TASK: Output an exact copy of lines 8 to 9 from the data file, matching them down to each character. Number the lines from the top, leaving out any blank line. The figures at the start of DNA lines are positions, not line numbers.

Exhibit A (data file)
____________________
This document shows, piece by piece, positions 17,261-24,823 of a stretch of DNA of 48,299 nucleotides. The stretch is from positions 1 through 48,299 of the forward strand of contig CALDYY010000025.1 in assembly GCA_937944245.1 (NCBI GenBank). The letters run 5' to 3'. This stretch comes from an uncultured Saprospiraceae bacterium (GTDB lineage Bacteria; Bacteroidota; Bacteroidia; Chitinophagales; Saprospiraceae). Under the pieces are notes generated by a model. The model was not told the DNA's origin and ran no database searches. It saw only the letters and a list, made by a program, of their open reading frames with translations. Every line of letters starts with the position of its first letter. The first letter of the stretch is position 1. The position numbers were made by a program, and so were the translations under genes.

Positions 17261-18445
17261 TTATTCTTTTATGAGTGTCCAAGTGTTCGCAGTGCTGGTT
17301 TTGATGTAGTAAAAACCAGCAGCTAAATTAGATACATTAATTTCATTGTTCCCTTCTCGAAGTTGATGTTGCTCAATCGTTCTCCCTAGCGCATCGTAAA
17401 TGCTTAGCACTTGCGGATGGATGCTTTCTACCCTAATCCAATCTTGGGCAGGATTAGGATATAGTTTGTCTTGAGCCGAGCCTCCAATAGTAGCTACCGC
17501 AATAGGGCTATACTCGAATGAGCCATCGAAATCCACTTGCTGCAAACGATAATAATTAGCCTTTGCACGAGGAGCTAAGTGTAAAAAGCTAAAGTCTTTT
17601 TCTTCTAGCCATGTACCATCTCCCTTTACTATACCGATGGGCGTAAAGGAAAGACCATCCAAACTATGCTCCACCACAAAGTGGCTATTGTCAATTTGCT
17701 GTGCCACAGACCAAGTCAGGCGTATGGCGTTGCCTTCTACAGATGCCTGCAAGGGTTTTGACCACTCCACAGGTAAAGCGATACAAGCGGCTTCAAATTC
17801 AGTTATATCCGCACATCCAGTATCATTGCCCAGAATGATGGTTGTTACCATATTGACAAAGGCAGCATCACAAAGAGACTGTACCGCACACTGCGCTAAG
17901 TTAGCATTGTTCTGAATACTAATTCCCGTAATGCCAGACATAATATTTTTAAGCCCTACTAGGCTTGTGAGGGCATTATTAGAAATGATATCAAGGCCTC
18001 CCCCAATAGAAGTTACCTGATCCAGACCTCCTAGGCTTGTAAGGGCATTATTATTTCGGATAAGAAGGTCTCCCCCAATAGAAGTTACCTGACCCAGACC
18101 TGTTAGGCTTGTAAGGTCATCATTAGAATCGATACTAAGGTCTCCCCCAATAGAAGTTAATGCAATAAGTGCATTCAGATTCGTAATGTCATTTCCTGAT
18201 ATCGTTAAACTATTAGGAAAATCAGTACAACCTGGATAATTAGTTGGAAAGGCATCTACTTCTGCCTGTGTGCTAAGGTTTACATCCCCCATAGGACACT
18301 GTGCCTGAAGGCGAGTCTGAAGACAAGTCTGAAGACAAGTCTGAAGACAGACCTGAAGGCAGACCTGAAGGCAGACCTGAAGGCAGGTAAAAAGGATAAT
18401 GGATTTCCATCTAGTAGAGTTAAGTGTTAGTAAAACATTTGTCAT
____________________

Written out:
17701 GTGCCACAGACCAAGTCAGGCGTATGGCGTTGCCTTCTACAGATGCCTGCAAGGGTTTTGACCACTCCACAGGTAAAGCGATACAAGCGGCTTCAAATTC
17801 AGTTATATCCGCACATCCAGTATCATTGCCCAGAATGATGGTTGTTACCATATTGACAAAGGCAGCATCACAAAGAGACTGTACCGCACACTGCGCTAAG